The International Marxist Tendency is an international Trotskyist tendency founded by Ted Grant and his followers following their break with the Committee for a Workers International in the early 1990s. Their website, Marxist.com, is edited by Alan Woods. The site is multilingual, publishes international current affairs articles written from a Marxist perspective, as well as a large number of historical and theoretical articles; the IMT is active in over 30 countries worldwide. Militant was an entryist group within the British Labour Party based around the Militant newspaper, founded in 1964. In 1974, Militant and its allies in Sweden and other countries formed the Committee for a Workers' International. At the time it was the largest Trotskyist organization in Europe; the organisation acquired more members during the 1970s and early 1980s and dominated the Labour Party in Liverpool. In 1983, the five members of the Militant newspaper's editorial board were expelled for contravening the Labour Party constitution and expulsions of Militant members continued throughout the rest of the decade.
Ted Grant was a long time leader of Militant until it split in early 1992 over a number of issues whether to continue working within the Labour Party. The majority, rejecting entryism, formed Militant Labour, which subsequently became the Socialist Party of England and Wales. Grant argued that leaving Labour would amount to throwing away many decades of patient work and maintained that Marxists should remain within the party. However, he and his supporters were expelled from the tendency and together with Alan Woods they formed Socialist Appeal in Britain; the factional fight within Militant that led to the expulsion of Grant and Woods played itself out within the CWI with supporters of the Grant faction leaving to form the Committee for a Marxist International in several countries Spain. At its World Congress in 2006, the organisation was renamed the International Marxist Tendency. Woods is editor of the British section's journal Socialist Appeal and of the IMT website, In Defence of Marxism.
The International Marxist Tendency adheres to Orthodox Trotskyism, emphasising the education of cadres of workers and youth. The IMT manifesto makes demands such as "the end to privatisation and the abandonment of market economics", "the nationalisation of privatised companies without compensation" and "the reintroduction of the state monopoly of foreign trade"; the IMT claims sections in many countries worldwide, including Esquerda Marxista in Brazil, Sinistra classe rivoluzione in Italy, Vonk in the Netherlands, Fightback in Canada, Socialist Appeal in Britain. Its section in France, Révolution, practiced entryism in the French Communist Party. Révolution left the French Communist Party and have become member of La France Insoumise while La Riposte are staying to the party and are no longer a section of the International Marxist Tendency; the IMT's Brazilian section, Esquerda Marxista was a recognized tendency within the ruling Workers' Party and has a majority in the Movimento Negro Socialista.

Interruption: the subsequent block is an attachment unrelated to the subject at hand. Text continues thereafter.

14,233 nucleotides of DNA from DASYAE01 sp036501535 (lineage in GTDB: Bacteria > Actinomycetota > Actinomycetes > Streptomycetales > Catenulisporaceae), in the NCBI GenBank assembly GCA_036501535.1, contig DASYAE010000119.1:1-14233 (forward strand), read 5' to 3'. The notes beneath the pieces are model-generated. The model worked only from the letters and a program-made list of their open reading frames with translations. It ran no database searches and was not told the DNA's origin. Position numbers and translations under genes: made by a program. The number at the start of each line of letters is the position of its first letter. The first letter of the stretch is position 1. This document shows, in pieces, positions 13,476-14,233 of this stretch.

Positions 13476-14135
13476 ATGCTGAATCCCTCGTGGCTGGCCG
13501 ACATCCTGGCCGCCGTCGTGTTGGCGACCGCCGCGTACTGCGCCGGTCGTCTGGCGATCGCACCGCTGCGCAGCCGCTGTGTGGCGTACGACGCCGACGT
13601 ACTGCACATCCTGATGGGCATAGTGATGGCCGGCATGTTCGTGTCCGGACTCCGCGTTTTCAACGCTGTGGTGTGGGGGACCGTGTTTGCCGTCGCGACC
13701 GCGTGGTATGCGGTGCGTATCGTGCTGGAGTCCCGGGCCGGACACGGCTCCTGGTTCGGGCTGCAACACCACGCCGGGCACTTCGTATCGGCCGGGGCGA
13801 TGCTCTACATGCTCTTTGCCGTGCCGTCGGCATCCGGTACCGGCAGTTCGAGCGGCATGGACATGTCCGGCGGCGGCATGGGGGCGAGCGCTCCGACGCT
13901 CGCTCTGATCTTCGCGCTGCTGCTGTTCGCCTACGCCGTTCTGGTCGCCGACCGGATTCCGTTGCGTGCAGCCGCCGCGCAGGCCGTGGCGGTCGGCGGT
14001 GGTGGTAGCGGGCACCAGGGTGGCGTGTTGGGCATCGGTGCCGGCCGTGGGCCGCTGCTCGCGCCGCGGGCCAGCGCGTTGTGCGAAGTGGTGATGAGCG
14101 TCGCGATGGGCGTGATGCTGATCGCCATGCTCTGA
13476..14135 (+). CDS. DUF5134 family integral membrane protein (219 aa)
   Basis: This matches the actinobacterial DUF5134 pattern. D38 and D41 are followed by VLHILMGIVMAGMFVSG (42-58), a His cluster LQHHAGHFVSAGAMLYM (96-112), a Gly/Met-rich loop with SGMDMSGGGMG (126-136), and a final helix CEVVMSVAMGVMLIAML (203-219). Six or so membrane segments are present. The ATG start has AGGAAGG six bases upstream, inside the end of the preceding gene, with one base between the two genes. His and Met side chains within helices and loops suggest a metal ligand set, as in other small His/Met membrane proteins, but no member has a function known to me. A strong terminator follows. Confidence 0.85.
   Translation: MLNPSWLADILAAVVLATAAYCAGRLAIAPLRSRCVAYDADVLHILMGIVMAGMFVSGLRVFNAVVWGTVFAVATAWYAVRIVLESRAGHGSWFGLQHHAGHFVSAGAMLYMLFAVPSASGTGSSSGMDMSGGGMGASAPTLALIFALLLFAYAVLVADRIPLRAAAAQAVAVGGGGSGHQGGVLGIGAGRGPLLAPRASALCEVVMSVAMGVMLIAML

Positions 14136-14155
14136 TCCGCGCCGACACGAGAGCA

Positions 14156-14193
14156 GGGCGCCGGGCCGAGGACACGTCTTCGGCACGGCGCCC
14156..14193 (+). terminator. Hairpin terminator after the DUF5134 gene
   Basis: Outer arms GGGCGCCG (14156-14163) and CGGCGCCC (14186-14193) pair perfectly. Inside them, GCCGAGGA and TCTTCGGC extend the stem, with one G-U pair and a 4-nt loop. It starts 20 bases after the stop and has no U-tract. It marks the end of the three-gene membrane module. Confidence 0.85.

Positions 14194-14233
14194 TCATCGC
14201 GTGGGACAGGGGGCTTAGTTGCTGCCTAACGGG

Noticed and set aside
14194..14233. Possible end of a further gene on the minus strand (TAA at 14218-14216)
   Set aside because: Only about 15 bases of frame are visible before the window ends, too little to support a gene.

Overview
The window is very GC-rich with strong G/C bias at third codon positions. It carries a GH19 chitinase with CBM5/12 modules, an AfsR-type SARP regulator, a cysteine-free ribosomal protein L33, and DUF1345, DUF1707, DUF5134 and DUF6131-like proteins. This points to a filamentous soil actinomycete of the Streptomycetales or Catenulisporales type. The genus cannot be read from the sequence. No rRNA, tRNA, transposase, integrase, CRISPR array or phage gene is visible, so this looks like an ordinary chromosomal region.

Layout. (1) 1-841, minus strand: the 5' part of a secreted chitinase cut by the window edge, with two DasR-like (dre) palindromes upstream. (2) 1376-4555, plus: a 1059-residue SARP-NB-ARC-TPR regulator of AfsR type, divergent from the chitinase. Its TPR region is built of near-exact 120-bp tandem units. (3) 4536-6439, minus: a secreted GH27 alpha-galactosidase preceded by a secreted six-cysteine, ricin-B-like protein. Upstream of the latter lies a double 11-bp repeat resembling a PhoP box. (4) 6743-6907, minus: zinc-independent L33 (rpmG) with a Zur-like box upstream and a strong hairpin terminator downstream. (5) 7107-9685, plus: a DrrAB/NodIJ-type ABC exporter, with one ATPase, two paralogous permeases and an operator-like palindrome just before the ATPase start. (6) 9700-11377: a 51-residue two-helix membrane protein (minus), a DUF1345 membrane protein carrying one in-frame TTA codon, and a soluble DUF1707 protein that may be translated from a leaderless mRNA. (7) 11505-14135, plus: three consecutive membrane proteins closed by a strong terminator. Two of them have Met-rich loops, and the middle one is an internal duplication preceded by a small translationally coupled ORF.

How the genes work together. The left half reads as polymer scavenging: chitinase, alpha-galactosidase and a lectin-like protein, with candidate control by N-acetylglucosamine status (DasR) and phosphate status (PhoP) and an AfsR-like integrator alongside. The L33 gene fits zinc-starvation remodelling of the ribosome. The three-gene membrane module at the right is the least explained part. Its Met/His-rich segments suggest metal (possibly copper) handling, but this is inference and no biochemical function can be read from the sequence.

On 5 May 2015, the Brazilian section announced its withdrawal from the Workers' Party, citing the failure of this party to stand up to austerity and its support for police repression of protest movements. Two members of the Greek Section were elected to the Central Committee of SYRIZA during its founding congress in July 2013; this faction has since pushed within SYRIZA for the rejection of austerity, for the party to carry out socialist policies. This organization's positions have gained the attention of the Wall Street Journal, which interviewed some members as part of an article on 23 June 2015; the Communist Tendency joined the newly founded Popular Unity following its split from SYRIZA. The Mexican section, La Izquierda Socialista, has been active in the National Regeneration Movement. Several members of the Mexican section were mentioned by name in articles by the Conservative newspaper La Razón; these articles took note of these members large role in student struggles at Instituto Politécnico Nacional, accused them of being outside agitators linked to the left-wing writer and politician Paco Ignacio Taibo II.
On August 26, 2015 members of La Izquerda Socialista were injured in a confrontation with riot police after leaving an "Ayotzinapa" protest in Mexico city. Among the injured was Ubaldo Meneses, editor of the organization's newspaper, a member of the national council of MORENA. In preparation for the Italian general election in 2018, the IMT's section launched the For a Revolutionary Left electoral alliance with the Workers' Communist Party, the Italian section of the Coordinating Committee for the Refoundation of the Fourth International; the alliance received 0.08% of the vote. Since the rapid growth of the Democratic Socialists of America since the 2016 presidential election in the United States, US members of the IMT have joined DSA chapters around the country. Just as the Committee for a Worker's International pursued a policy of entryism within traditional mass social democratic parties up until the early 1990s, IMT groups across the world pursue this method in their respective Labour Parties, some Communist Parties such as those in France and Italy and, in some countries, mass populist parties such as the Pakistan Peoples Party.
This work, however, is combined with independent work outside these parties and with a strong observance of not liquidating the organisation within them